Musicians, artists, and actors relentlessly, religiously hone their craft, greasing their own groove, making automatic the fundamentals of their art, so that when they reach for a performance, they stand upon a firm foundation built by hours of practice.
A school teacher writes a curriculum, staging the development of her pupils, and often herself, over the course of school year. She plans, then she executes. She assesses, refines, then reassesses.
The baby-boomer mother, having seen children through to adulthood and maybe even parenthood, has forged a high degree of grit, patience, dignity, and work ethic.
The professionals, the people who show up and do the work, they punch the clock, cut through the fluff, and do the damn thing. Repetition after repetition, day in and day out, laying roofs, cleaning teeth, writing code, becoming more proficient, and efficient every day, by doing.
They all show up, do their homework, and understand the value of doing something well. Frequent, thoughtful practice in pursuit of mastery makes sense. Respect for history and tradition, and the great practitioners who came before us, these go hand in glove with most worthy undertakings.
Do any of these sound like you?
Remember the Possibility of Possibility
Before any of these principles can work for you to achieve strength, or any significant personal growth, you must first accept and embrace possibility. As kids, we were great at this part. We dreamed of doing great things, of being awesome. We also all happened to squat, run, jump, cartwheel, and climb.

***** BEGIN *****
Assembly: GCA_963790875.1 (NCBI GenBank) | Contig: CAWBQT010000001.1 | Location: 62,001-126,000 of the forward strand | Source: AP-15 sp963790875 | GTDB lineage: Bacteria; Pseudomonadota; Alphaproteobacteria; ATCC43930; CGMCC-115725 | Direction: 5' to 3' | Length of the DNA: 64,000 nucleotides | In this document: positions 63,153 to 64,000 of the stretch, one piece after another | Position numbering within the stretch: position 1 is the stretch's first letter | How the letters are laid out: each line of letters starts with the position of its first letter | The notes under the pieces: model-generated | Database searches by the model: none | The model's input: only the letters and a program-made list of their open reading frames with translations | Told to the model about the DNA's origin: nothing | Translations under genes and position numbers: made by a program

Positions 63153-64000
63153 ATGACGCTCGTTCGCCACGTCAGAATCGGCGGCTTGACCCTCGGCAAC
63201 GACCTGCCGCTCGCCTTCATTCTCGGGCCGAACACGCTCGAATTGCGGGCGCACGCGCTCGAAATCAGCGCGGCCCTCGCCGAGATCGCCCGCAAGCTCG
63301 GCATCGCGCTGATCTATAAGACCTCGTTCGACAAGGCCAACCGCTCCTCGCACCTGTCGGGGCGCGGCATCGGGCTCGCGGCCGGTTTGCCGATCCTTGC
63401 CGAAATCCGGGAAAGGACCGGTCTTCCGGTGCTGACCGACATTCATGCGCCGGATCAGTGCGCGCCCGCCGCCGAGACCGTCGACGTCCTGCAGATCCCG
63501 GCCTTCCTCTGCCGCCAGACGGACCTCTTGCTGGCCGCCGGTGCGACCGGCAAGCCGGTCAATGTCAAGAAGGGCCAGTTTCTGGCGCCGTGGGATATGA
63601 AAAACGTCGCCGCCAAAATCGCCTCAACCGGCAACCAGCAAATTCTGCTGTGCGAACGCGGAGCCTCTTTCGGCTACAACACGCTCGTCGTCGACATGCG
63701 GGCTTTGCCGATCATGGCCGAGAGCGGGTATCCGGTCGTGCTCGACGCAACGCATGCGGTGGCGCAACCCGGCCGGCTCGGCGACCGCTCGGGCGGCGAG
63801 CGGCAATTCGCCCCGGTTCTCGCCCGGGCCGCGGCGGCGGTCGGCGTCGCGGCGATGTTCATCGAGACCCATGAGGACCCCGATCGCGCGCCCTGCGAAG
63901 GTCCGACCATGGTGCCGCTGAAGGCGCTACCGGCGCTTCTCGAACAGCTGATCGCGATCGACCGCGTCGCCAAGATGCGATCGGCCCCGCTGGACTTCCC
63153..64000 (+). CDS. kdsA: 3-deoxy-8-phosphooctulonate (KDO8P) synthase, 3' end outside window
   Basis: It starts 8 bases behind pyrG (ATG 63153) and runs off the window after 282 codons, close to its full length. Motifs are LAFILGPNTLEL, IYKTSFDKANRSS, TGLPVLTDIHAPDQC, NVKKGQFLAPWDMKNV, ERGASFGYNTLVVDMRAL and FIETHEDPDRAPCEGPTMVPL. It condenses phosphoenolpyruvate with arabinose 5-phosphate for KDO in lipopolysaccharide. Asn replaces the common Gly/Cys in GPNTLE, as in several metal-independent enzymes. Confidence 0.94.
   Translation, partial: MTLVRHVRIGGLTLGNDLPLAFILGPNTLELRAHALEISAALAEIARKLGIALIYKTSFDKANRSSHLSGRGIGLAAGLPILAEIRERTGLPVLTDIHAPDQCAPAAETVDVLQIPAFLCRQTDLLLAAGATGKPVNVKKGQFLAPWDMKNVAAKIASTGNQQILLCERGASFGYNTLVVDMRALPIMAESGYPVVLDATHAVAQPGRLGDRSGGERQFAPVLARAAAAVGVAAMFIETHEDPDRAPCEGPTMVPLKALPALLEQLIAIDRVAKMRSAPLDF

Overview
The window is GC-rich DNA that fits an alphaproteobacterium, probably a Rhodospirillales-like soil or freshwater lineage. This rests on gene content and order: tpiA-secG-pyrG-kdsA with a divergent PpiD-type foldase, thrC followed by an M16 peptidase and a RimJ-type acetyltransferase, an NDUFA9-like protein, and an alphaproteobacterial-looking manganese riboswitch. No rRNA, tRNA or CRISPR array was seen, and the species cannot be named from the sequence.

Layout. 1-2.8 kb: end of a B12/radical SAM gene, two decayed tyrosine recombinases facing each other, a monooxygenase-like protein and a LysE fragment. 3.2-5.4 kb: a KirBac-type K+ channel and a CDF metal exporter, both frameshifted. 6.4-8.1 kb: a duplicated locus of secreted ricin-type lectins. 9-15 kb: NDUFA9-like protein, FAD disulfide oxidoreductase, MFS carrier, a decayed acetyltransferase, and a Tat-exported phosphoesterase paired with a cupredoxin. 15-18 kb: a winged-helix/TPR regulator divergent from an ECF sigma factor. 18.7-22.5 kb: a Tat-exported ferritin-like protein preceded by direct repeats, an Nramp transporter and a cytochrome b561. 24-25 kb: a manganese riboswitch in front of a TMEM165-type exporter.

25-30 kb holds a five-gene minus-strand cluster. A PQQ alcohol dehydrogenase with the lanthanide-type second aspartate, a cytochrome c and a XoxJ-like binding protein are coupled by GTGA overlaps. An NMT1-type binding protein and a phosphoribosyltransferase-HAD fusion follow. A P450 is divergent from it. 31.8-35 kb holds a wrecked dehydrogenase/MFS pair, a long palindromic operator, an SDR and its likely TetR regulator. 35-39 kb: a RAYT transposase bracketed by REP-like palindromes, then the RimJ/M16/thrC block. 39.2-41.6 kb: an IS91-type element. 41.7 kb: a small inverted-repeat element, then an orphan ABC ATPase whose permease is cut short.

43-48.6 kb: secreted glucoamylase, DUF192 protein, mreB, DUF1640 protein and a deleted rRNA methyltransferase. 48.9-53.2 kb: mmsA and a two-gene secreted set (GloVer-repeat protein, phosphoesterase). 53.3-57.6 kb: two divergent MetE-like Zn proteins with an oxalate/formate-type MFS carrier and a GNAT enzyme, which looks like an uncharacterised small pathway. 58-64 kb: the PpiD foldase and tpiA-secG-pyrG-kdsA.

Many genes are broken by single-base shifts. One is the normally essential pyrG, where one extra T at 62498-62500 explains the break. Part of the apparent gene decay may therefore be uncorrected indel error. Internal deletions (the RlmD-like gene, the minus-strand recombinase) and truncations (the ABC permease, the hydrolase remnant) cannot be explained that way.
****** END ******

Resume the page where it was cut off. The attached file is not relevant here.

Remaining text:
And just as society’s institutions stuffed us into the desks that eventually sapped us of that youthful physicality, so too do they steadily chip away at our mountain of accepted possibilities. Until one day, you look up and all that remains is a meager stone. And inscribed upon that lowly rock are the words, “If only…”
“If only I could lose weight…”
“If only I could become strong…”
“If only I could start my own business…”
Real Life Doesn’t Care How Much You Curl
I think back to my life ten years ago, in Memphis, Tennessee. I was a plump musician. Not obese, but definitely getting fluffier by the year, and much weaker than my six-and-a-half-foot frame implied. A poor diet, a rock guitarist’s lifestyle, and an abject aversion to the gym had all taken their toll on a body that wasn’t great to begin with. Before I’d even escaped my early twenties, I felt old and tired.
Eventually, I mustered enough gumption to start running around my block and doing calisthenics in my living room a few days a week. That only took me so far, so I joined a commercial health club, where for years I floundered around on all of the shiny machines, and chased the pump alongside the lunch crowd of bodybuilders. I leaned out a bit and grew some pecs and biceps, but I wasn’t strong. Not really. Sure, I was sporting some muscles, but when I started training Krav Maga, I learned some hard lessons.
Turns out, combat just doesn’t care about your leg extensions, your curls, your bench press, or how many miles you can stagger through slow jogging your knees into oblivion.
Strength Is a Skill